Sugo with fennel, green olives and fennel salami
Sugo (Ital.) initially means simply sauce. The difference from salsa (which also translates as sauce) is the extra creamy variety.
Those who have time and desire, cook their own sugo di pomodoro.
For this you need a lot of tomatoes (1 kg), peel them and cook them with 5-6 onions for a few hours.
I’m too lazy to do that – at least here in Germany, it’s not worth the effort for me. You need tomatoes that have a great aroma. For this they need a lot of sun. I have a hard time getting them here – and the ones on my balcony … oh well.
So I use peeled canned tomatoes. They come in a wide variety of qualities, but I go for the more expensive ones from Italy. Important here is SOLO POMODORO – so there should be nothing but peeled tomatoes (and tomato juice).
The taste is particularly intense due to the salami.
I always use fennel salami, which you can now get in well-stocked supermarkets or else in the Italian delicatessen.
If you are already there – they also buy the green olives. You will need 2-3 large slices of salami, about the thickness of your thumb. They give the kick in the taste. I love it. But you may also omit the fennel salami. Then they get so incidentally a vegan dish.
I discovered the recipe a long time ago at Jamie Oliver. It is one of my absolute favorite pasta dishes. I no longer need his recipe, but I am forever grateful for the inspiration: I rediscovered fennel, a great vegetable with a very special flavor.
Even if this is still cook for 2! I always cook my sugo with fennel, green olives and fennel salami for at least 4 people. With sugo, it’s like goulash – it just needs a certain amount of ingredients to give it the right flavor. The sugo is great to freeze, so you get 2×2 servings 🙂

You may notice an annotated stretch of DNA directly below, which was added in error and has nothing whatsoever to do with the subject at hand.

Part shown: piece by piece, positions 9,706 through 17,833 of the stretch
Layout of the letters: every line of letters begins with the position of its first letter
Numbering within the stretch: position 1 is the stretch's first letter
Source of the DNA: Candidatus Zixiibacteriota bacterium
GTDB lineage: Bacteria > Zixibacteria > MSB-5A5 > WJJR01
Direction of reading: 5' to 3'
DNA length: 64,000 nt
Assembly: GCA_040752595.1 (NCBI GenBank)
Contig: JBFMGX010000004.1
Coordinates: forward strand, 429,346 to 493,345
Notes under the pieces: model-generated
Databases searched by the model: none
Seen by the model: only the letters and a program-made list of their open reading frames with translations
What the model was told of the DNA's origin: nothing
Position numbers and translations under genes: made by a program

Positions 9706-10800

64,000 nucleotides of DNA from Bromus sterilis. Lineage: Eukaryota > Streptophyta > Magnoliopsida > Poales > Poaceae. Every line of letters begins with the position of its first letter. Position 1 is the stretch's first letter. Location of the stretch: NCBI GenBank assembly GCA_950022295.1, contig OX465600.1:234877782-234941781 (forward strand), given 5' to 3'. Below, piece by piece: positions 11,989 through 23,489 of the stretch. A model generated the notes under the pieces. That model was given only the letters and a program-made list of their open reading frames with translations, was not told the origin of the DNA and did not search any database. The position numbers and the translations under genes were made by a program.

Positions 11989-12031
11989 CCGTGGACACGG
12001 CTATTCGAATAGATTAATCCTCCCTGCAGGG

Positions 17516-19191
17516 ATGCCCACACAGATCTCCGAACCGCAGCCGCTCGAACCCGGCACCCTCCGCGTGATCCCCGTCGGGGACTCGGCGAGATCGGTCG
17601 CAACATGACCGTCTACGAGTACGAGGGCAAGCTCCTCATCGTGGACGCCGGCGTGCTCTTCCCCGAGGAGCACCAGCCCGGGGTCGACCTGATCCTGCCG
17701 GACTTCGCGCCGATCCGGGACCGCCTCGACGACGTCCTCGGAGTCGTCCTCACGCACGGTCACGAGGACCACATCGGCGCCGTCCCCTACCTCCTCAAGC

If you are not comfortable with this, simply halve the ingredient quantities….
At least 45 min,
better 1,5 h
for 4 people
- 4 large fennel bulbs (with fennel fronds)
- 2 large cans of peeled tomatoes (solo pomodoro)
- approx. 250 g fennel salami
- approx. 100 g green olives (pitted)
- 1 tablespoon fennel seeds
- 2 tablespoons olive oil
- 1 tsp peppercorns
… as pasta: penne
… as wine: a deep red Primitivo
You want a vegan sugo? Omit the fennel salami.
Place fennel seeds and peppercorns in a mortar and pound coarsely.
Cut fennel salami into bite-sized cubes.
Wash fennel thoroughly, pluck fennel greens and set aside. Cut fennel into bite-sized strips as well.
Cut green olives into slices.
Put olive oil in large enough pot, heat strongly.
Briefly roast crushed fennel seeds and peppercorns.
Reduce heat, add fennel salami and cook 3-5 min. sear.
Add the fennel and sauté.
Add peeled tomatoes, bring to a boil.
If you use canned peeled tomatoes – like I do – dump some water into the empty cans. This then results in, er, “tomato water”. This is wonderful for adding to our sugo when it loses too much liquid during the boiling down process….
Add green olives.
Boil down the sauce over moderate heat without a lid (if it bubbles away quietly, everything is fine). Give your sugo with fennel, green olives and fennel salami time. At least 45 min. should already be. Longer – much longer (double the time) is much better.
Check in with your Sugo from time to time. Is he all right? Does it still have enough liquid, or does it need some “tomato water”? Stir it lovingly. Grab your favorite spoon and taste how the flavors develop.
After 1.5 -2 hrs, I take my sugo off the stove and let it cool. Its consistency should not be too liquid, rather a little mushy. Don’t worry if it seems too firm, that can easily be corrected later with a little pasta water.
If you followed our quantities, take off half now and freeze it. If you have enough time, let your sugo steep overnight, well covered. This gives it even more power.
Bringing things together
Decide on your favorite pasta. I think penne are ideal for this dish. The short diagonally cut tubular pasta is hollow inside and absorbs the sugo wonderfully.
Ideally, cook your pasta al dente.
If your sugo needs liquid, add some of the pasta water. Not too much, we want a creamy sauce.
Drain the pasta (please DO NOT rinse – this deeply hurts the Italian soul and also rinses the flavor from the pasta).
Put the pasta on a deep plate, add sugo with fennel, green olives and fennel salami, now add some of the plucked fennel greens on top and serve immediately – that’s how the Germans do it (looks pretty too).
But any Italian mom would be horrified now: Questi tedeschi!
She takes a large bowl, puts the noodles in it and spreads them out so that there is a dent in the middle. Into it she dumps the sugo, scatters the fennel greens to taste, and slams the bowl down on the family table with rapid momentum. Basta pasta…
Whatever you decide, we wish you a good appetite.